It's eight weeks in and Miraka's new chief executive Grant Watson says that so far, it's been a steep learning curve.
"Information overload," he jokes. "Lots to learn, lots to soak up. It's a big industry, that's for sure, lots of moving parts."
Happily though, dairy is not a new industry to Watson, who took up the Miraka role on February 3, replacing departing chief executive Richard Wyeth, who had been with the company for 11 years and who had taken it from being a plan with a greenfields building site to a respected player in the New Zealand dairy industry. Wyeth is now chief executive of Hokitika-based Westland Milk Products.
Watson, a former winner of the New Zealand Young Executive of the Year title, spent 10 years at Fonterra, the giant of the New Zealand dairy industry. In contrast, Miraka occupies about 1 per cent of it.
But Watson says moving to Miraka gives him the opportunity to be involved with a business that does everything from on farm through to taking products to market - "from gate to plate".
He says one of the very clear mandates is to build on the momentum that Wyeth and the leadership team have created: growing the business, attracting the best staff, the best farmers and creating more value back to farmer suppliers.
Watson comes from "an unorthodox background" as a chief executive. He bypassed the university and MBA route, instead working his way up through McDonald's starting as a teenager at Mt Albert Grammar working part-time to earn money for flying lessons.
When he left school, he stayed at McDonald's full time, realised "I quite liked business", and progressed through the company's management scheme over the next 18 years, eventually becoming chief operating officer.
"It was the best apprenticeship in business you can ask for. It's a tough business but a very well-run well-organised business and I was very thankful for the time I had there."
At Fonterra, Watson first worked on its Anchor milk business in New Zealand then ran TipTop for three years and then became head of Fonterra's global food service business.
The food service business's top-line sales doubled under Watson's watch and he stayed in the role for five years. Then the Miraka role came up.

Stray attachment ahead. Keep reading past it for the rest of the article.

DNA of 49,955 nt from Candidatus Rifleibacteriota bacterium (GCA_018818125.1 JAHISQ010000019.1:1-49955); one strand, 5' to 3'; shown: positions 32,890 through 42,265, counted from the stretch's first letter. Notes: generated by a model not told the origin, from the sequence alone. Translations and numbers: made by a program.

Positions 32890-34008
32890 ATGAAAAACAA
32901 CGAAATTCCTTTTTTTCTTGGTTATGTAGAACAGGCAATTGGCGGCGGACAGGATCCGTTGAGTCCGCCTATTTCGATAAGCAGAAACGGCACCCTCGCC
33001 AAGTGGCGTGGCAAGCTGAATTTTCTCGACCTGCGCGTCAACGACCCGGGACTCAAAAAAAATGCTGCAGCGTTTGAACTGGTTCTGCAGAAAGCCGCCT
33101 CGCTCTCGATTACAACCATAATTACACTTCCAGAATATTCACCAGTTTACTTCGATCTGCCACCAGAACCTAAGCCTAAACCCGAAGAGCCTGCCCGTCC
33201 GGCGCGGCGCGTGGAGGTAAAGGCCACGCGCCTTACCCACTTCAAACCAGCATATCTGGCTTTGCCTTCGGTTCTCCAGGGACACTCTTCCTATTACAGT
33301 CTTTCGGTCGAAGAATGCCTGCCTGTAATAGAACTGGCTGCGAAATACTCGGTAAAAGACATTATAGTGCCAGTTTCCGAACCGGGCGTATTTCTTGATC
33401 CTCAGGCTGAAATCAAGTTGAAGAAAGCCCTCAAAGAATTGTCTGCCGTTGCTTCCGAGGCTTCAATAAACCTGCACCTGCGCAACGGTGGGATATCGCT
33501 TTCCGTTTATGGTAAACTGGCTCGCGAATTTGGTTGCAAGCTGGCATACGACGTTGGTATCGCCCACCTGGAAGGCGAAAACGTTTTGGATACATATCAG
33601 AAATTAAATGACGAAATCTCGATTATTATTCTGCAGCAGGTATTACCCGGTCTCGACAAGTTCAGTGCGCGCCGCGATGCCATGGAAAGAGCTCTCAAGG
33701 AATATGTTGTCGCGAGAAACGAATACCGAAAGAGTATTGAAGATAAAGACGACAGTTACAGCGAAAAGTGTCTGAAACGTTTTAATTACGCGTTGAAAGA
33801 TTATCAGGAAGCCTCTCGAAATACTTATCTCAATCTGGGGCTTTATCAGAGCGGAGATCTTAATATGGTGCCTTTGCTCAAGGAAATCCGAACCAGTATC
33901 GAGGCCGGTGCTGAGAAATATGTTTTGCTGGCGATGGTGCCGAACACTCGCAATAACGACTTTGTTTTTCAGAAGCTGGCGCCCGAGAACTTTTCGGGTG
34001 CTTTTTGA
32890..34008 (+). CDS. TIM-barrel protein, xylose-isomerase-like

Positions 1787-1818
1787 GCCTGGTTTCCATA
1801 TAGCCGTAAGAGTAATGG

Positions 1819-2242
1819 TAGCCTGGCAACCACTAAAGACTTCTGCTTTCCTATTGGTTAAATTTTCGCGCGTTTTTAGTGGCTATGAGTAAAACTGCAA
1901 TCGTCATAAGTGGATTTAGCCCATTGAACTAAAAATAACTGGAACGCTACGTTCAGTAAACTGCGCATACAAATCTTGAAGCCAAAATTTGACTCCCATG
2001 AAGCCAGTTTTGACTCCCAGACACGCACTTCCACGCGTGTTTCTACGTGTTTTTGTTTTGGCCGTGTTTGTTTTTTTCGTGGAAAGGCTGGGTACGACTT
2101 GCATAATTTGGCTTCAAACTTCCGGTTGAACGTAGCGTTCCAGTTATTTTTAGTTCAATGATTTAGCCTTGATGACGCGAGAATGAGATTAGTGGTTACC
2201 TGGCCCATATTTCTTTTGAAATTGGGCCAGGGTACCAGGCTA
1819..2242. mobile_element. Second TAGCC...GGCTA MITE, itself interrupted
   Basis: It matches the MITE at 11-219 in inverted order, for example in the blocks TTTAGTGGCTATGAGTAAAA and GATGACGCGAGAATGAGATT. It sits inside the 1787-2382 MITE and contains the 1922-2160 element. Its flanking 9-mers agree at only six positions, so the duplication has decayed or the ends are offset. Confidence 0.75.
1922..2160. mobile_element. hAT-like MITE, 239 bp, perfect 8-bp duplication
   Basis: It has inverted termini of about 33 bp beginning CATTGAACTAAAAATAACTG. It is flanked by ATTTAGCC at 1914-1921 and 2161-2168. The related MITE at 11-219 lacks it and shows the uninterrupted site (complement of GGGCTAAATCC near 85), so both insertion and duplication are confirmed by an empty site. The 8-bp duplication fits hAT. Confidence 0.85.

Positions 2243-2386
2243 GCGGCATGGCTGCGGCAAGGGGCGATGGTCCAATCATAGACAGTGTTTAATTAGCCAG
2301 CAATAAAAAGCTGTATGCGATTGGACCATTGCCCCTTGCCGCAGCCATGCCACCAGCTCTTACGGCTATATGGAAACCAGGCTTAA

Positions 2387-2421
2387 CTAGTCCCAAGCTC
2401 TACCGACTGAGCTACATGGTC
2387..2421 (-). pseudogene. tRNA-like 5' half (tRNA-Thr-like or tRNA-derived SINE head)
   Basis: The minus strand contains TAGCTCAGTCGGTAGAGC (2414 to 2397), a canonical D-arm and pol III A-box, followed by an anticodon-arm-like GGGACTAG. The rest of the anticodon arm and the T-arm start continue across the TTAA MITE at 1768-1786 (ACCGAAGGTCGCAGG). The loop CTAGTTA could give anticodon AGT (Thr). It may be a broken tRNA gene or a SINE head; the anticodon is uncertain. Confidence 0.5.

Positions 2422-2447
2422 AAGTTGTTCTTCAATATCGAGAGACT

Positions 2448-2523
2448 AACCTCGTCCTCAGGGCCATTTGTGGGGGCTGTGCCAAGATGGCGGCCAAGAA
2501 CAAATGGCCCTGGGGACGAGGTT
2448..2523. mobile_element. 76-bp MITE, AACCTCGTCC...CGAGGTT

"I had a really healthy respect for Miraka from the outside looking in. I didn't know the detail but I had the sense that it's highly sustainable, arguably one of the most sustainable dairy businesses in the world and the other thing is the culture of the business. We would often hear really positive things about the team and the broader culture.
"This is in relative terms a smaller business, but right across the value chain; and that makes it a really appealing part of the role."
Miraka has 70 farmer suppliers and its plant can process 300 million litres of milk per annum. Watson says at the present time Miraka isn't looking to recruit more farmers or build new factory lines but to add value to its existing production of milk powder and UHT milk.
"In the short to medium term, it's about optimising what we've got.
"We haven't decided exactly what the value-add will be, but for us it's very clear: what's the consumer demand at one end of the spectrum and what's our capability like at the other and making sure that both look really compelling."
Miraka's ownership structure is shared between Māori trusts and incorporations and Vinamilk, a milk manufacturer and dairy products enterprise in Vietnam.
Watson says that Māori cultural influence sets Miraka apart. His first day at work began with a pōwhiri, and for the first time Watson had to learn his pepeha so that he could introduce himself on the marae.
"The culture is unique. The warmth and the passion, that manaakitanga that just came through, that's one standout for me. The second standout for me is the strategic horizons go out generations. When you're setting strategy you go out three to five years but we're thinking, 'how do we protect and nurture and leave a legacy that goes out generations?'. The kaitiakitanga is really unique.
"The third standout is very much grounded in the Māori culture and it's starting to come through. We have the Te Ara Miraka on-farm programme and it's just the way the Maori culture thinks about protecting land, protecting animals, protecting people and we're seeing the balance of the industry call for more of that."
Watson says in the sustainability space, Miraka is leading the way. Its Te Ara Miraka programme pays up to an extra 20 cents per kilo of milk solids to farmers who have gained accreditation. Its small size is also an advantage.
"We have 70 farmers and we know them all. I think we're definitely helping to set the standards and demonstrating excellence in that regard."
Watson has come into Miraka at a good time - this is the third year in a row where the farm gate milk price has been above $7. But that also brings challenges.
"What it means for us is the cost of goods goes up so we need to sell more value-added product to ensure that we're delivering effective returns to the shareholders.
"It's finding that balance between 100 year strategic horizons and delivering profits day-to-day."
Being in Taupō is also something the previously Auckland-based Watson's enjoying.
"I love it, absolutely love it. You look at the beauty down here. I enjoy a bit of road biking and mountain biking and I like skiing and I enjoy the seasons as well so it's a beautiful place."